Wind turbines with recyclable blades make German debut


Germany At RWE’s Kaskasi offshore wind farm, a sustainable product makes its German debut. Siemens Gamesa and RWE have agreed to install a limited number of wind turbines with recyclable blades off the coast of Heligoland.

The 81-meter-long blades are the first of their kind, and will allow the composite pieces to be recycled into new goods at the end of their lives, paving the door for wind turbines to be fully recyclable. Kaskasi will be essential in testing the world’s first recyclable blade under operational settings for RWE beginning in 2022.

Many wind turbine components, such as the tower and nacelle, already have established recycling systems. Until date, recycling composite materials used in wind turbine blades has been more difficult due to a resin system that binds all components together. Siemens Gamesa uses a new resin type in its recyclable blade, with a chemical structure that allows the resin to be efficiently separated from other components. The method preserves the materials’ characteristics, allowing them to be reused in new casting applications such as the automobile sector or consumer items like as aircraft cases and flatscreen casings.

Technological advancement in offshore wind

The use of recyclable wind turbine blades is only one example of how RWE is at the forefront of technological advancement in the offshore wind industry. For the first time, the business will build customized collars around three monopile foundations at its 342 megawatt wind farm Kaskasi. The steel collars will be put at seabed level and are based on a RWE patent. To provide a stable connection, the area between the collar and the monopile foundation will be filled with grout material. RWE will conduct additional experiments to ensure that the collar improves structural behavior over standard monopiles.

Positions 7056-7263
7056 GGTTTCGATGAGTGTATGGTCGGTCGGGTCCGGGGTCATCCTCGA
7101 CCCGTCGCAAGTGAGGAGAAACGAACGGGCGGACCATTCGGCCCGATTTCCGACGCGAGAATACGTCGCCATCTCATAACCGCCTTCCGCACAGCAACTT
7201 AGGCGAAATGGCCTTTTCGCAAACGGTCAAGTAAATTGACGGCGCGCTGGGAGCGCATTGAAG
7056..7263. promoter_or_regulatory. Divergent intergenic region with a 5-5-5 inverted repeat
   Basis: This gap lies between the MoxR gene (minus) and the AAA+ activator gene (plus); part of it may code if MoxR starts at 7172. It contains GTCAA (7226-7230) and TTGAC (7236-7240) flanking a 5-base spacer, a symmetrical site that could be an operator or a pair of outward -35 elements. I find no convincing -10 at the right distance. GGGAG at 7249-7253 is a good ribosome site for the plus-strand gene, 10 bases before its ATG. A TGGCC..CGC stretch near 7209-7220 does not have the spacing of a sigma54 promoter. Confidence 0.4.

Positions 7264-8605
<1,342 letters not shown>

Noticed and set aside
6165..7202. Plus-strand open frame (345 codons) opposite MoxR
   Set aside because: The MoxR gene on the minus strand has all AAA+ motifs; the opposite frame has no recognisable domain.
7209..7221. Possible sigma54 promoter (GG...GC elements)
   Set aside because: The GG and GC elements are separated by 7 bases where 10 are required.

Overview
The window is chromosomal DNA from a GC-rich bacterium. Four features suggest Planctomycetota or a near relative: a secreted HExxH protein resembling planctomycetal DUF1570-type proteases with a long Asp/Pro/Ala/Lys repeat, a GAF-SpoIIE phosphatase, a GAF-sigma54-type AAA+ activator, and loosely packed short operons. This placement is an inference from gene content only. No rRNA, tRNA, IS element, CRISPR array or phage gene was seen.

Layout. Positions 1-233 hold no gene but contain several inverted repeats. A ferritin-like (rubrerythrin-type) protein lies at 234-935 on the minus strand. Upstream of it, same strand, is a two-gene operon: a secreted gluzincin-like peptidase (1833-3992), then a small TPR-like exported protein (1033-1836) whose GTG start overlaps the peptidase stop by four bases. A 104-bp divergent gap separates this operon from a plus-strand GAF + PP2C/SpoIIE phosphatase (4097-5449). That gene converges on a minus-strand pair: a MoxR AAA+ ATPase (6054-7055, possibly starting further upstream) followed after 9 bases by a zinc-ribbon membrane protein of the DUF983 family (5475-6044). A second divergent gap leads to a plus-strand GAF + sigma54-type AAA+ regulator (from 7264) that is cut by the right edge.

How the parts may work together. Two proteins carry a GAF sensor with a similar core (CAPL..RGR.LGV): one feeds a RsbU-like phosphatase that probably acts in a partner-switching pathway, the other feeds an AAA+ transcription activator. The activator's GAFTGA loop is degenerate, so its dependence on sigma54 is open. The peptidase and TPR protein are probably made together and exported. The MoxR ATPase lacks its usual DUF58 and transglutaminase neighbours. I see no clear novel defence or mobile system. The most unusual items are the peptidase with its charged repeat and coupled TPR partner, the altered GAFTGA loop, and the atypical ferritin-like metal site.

Kaskasi offshore wind farm

In addition, Kaskasi will be the world’s first commercial offshore wind farm to use an upgraded installation method for pushing the wind turbine foundations into the seabed to their intended penetration depth. In comparison to traditional hammering techniques, the novel vibro pile driving technology greatly speeds up the foundation installation process, has a gentler impact on the structure while producing far less noise, and has a lower impact on the maritime environment. The Kaskasi pilot project is accompanied by a large-scale research study funded by the German Federal Ministry of Economic Affairs.

The Kaskasi offshore wind farm will be built 35 kilometres north of Heligoland. Kaskasi offshore wind project will provide green electricity to the equivalent of nearly 400,000 families once all 38 wind turbines are completely operational by the end of 2022.